Zack Browning: Venus Notorious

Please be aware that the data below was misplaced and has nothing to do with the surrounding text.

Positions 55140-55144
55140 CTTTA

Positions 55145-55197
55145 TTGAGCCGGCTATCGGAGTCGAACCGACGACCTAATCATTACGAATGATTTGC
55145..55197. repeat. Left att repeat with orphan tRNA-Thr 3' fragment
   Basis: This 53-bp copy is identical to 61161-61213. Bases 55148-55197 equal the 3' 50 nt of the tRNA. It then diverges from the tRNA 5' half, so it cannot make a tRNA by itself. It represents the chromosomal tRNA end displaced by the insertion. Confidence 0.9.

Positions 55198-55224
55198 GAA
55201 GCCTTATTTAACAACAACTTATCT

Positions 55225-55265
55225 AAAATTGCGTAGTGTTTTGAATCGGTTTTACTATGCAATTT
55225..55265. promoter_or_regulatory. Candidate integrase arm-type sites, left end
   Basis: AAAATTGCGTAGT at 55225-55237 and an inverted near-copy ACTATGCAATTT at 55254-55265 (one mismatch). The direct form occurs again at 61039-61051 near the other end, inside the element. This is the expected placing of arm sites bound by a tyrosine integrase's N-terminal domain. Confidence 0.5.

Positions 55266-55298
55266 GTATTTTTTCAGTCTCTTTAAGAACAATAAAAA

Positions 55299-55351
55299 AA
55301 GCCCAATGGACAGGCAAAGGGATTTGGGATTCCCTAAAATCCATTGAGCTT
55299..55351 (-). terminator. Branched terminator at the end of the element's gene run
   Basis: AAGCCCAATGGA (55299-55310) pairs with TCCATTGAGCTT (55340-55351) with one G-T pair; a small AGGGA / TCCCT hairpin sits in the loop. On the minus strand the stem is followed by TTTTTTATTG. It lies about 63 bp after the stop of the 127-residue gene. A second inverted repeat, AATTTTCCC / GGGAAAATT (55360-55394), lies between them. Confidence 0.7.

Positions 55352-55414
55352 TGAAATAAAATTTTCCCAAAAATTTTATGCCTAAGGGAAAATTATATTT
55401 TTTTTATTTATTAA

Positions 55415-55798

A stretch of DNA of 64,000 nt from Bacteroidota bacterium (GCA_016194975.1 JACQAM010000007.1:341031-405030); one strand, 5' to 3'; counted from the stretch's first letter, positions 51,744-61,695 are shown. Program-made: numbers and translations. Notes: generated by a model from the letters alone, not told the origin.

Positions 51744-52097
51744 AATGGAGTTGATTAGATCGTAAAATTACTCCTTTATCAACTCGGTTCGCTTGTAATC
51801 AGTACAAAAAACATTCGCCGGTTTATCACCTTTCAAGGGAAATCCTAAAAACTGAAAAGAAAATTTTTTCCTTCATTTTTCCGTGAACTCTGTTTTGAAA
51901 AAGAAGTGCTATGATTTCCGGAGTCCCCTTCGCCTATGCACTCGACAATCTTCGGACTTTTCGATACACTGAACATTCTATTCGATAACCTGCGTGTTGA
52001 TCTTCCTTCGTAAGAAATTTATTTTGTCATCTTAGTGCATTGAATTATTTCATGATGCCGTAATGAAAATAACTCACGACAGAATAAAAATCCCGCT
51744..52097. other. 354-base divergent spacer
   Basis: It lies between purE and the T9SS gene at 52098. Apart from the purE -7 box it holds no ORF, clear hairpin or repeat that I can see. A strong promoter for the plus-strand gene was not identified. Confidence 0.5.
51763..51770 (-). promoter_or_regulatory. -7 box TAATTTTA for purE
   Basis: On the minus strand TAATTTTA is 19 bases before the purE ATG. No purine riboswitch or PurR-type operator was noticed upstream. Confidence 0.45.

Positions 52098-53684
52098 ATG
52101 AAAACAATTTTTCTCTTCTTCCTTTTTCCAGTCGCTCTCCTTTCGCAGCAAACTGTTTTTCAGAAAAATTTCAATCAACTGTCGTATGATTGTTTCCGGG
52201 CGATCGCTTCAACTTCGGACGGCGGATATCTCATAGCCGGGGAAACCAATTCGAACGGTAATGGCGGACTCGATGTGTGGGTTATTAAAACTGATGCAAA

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Zack Browning, associate professor emeritus at the University of Illinois, frequently mixes acoustic instruments and electronics, but this album consists entirely of acoustic works for a variety of forces ranging in size from solo piano to percussion ensemble with flute. Five of the pieces are from 2006 and 2007 and were written using "planetary magic squares, ancient Chinese magic squares and feng shui" to determine the musical structure. Extra-musical devices like these are essentially neutral, and they don't guarantee a musical outcome that delights and intrigues any more than the use of a system like serialism. Browning, though, clearly has a knack for creating fascinating, dynamic, and often beautiful material, so that when it is run through the processes of the magic squares, the results really are wonderfully delightful and intriguing. The music is for the most part hyperkinetic, quirkily hurtling forward, with startling, unpredictable juxtapositions whose oddness is almost guaranteed to make the listener smile. Browning's tonality is related to the minimalism of a composer like Steve Reich, and his recycling of small cells also gives his music a link to minimalism, but the resemblance stops there, because where in minimalism change is slow and incremental, in his music change is almost incessant, with new musical ideas breaking in with breathless unpredictability. Each of the pieces is fully successful, but Venus Notorious, scored for the eccentric ensemble of two pianos, xylophone, and drum set, is particularly striking because of the attractiveness of its largely tonal melodic material, its fun, fragmented rhythms, and its timbral variety. The two-movement Thunder Roll from 1975 has been one of Browning's most frequently performed pieces and it's not hard to see why. Scored for piano, two percussionists, and timpani, each movement is a slowly unfolding, colorful, and atmospheric evocation of a storm. The music receives exemplary performances from a wide variety of instrumentalists, mostly faculty members at leading music schools. The sound is clean and exceptionally crisp, just what the music requires.

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